Charges dismissed in Santa Rosa jaywalking arrest caught on video

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Criminal charges were dismissed Wednesday against a Santa Rosa woman whose video- taped confrontation with a Sonoma County sheriff’s deputy cast doubt on his sworn statements about what happened when he arrested her for jaywalking.

The 30-second video of the Jan. 23 incident near downtown Santa Rosa was taken shortly after Celeste Moon, 51, allegedly bolted across College Avenue at Humboldt Street and ran from the deputy.

It shows Moon was stopped a short distance away by Deputy Charles Blount, who is seen standing behind her. They talk for a moment before Blount puts an arm around her neck and throws her to the ground.

Defense attorney Izaak Schwaiger said the video taken by a neighbor contradicted Blount’s testimony that he placed both of his hands on Moon’s shoulder and pushed her down.

The 17-year law enforcement veteran did not know the video existed before testifying, according to Schwaiger.

On Wednesday the Sonoma County District Attorney’s Office moved to dismiss the charges against Moon, saying there was insufficient evidence to proceed.

District Attorney Jill Ravitch said the video, which was presented at the last minute, was part of the evidence that was considered, but she declined to say what part it played in deciding not to prosecute Moon.

“All we can say is we evaluate all the evidence and weigh that against the burden of proof and decide whether we will prevail,” she said. “If we decide we can’t determine the truth of the matter because the evidence comes up short, we dismiss the case.”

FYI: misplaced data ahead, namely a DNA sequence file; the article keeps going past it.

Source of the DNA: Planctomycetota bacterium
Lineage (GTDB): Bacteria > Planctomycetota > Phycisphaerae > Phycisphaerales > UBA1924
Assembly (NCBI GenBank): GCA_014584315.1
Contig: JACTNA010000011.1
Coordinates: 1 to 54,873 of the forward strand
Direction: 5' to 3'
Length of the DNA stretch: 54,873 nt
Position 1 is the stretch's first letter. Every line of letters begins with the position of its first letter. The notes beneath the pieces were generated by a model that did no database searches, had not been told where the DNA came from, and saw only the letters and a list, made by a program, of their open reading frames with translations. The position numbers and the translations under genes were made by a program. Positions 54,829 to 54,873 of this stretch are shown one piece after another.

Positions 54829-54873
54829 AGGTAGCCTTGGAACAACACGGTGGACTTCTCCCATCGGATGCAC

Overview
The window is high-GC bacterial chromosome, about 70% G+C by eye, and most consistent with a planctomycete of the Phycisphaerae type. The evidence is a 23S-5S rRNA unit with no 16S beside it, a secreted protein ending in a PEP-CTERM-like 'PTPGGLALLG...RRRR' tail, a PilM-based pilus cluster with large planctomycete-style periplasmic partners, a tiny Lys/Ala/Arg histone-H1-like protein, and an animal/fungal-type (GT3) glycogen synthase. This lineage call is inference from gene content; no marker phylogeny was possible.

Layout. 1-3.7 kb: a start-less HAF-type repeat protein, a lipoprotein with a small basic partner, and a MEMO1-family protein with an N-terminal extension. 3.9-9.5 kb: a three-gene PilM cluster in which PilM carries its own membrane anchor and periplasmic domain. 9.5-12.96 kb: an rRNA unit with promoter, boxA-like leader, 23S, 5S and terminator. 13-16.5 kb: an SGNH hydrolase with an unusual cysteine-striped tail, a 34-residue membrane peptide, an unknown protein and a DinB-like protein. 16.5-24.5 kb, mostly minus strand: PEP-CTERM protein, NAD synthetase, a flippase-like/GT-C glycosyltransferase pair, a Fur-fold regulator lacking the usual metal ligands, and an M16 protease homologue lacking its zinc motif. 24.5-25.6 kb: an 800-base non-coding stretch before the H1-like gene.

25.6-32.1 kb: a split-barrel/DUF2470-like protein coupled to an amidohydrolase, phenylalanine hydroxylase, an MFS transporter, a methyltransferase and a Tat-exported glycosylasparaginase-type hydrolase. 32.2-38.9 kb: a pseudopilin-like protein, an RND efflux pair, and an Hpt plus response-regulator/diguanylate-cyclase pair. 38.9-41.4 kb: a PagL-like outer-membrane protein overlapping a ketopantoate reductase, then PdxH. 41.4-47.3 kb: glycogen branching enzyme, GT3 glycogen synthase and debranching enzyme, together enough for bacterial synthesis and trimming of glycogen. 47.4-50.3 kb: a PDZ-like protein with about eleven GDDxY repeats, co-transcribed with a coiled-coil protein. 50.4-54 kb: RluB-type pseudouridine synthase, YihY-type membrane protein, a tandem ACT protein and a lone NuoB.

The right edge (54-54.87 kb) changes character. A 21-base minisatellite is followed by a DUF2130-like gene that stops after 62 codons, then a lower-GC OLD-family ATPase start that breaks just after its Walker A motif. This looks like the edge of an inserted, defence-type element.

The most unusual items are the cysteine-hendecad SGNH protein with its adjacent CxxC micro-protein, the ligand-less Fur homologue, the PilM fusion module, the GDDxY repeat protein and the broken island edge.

Ravitch declined to comment on her reaction to the video, or whether the prosecution would have proceeded without it.

But Schwaiger asserted that the officer perjured himself.

He said Moon is likely to bring a civil lawsuit against the deputy who “used an unreasonable amount of force for the most minor infraction you can find, and lied.”

Blount could not be reached for comment Wednesday.

A Sheriff’s Office spokeswoman previously said she assumed he testified to the best of his recollection.

Schwaiger last month asked Judge Jamie Thistlethwaite to dismiss the resisting arrest charge against Moon, arguing that the video showed misconduct and dishonesty by the deputy.

According to a court transcript, the judge said Schwaiger “is correct in his analysis, based on the testimony of the officer.” However, Thistlethwaite declined to dismiss charges, saying that Moon ran inappropriately from the deputy.

Moon, a single mother and Santa Rosa Junior College student, said she was walking home from culinary classes around 4:45 p.m. when the confrontation occurred.

She said she was crossing College Avenue when she heard a voice behind her telling her she needed to wait for the light to change.

Moon, who claims people yell at her frequently when she is walking, shouted back an obscenity and continued to cross, according to her testimony. She claimed she didn’t know it was an officer and became scared and started running when she heard a car door open.

Prosecutors expressed skepticism of Moon’s account because the officer was in a marked patrol car wearing a full police uniform.

Moon continued running until the deputy caught up with her and tried to put handcuffs on her.

The video, apparently taken from the second floor of a nearby building, shows the two from the shoulders up.

Moon yells “No I can’t, I’ve had back surgery!” “You’re going to pull my arms out! You’re going to hurt my arms!”

The deputy then slips an arm around her neck, putting her in a headlock before tugging her backwards as they fall out of view.

Defense attorney Schwaiger said the deputy’s testimony will cast doubt on his reliability as a witness in future cases. And he said the District Attorney’s Office should review past convictions that rested on Blount’s testimony.

“I have received no information that necessitates review of every case this officer has been involved in,” Ravitch countered.

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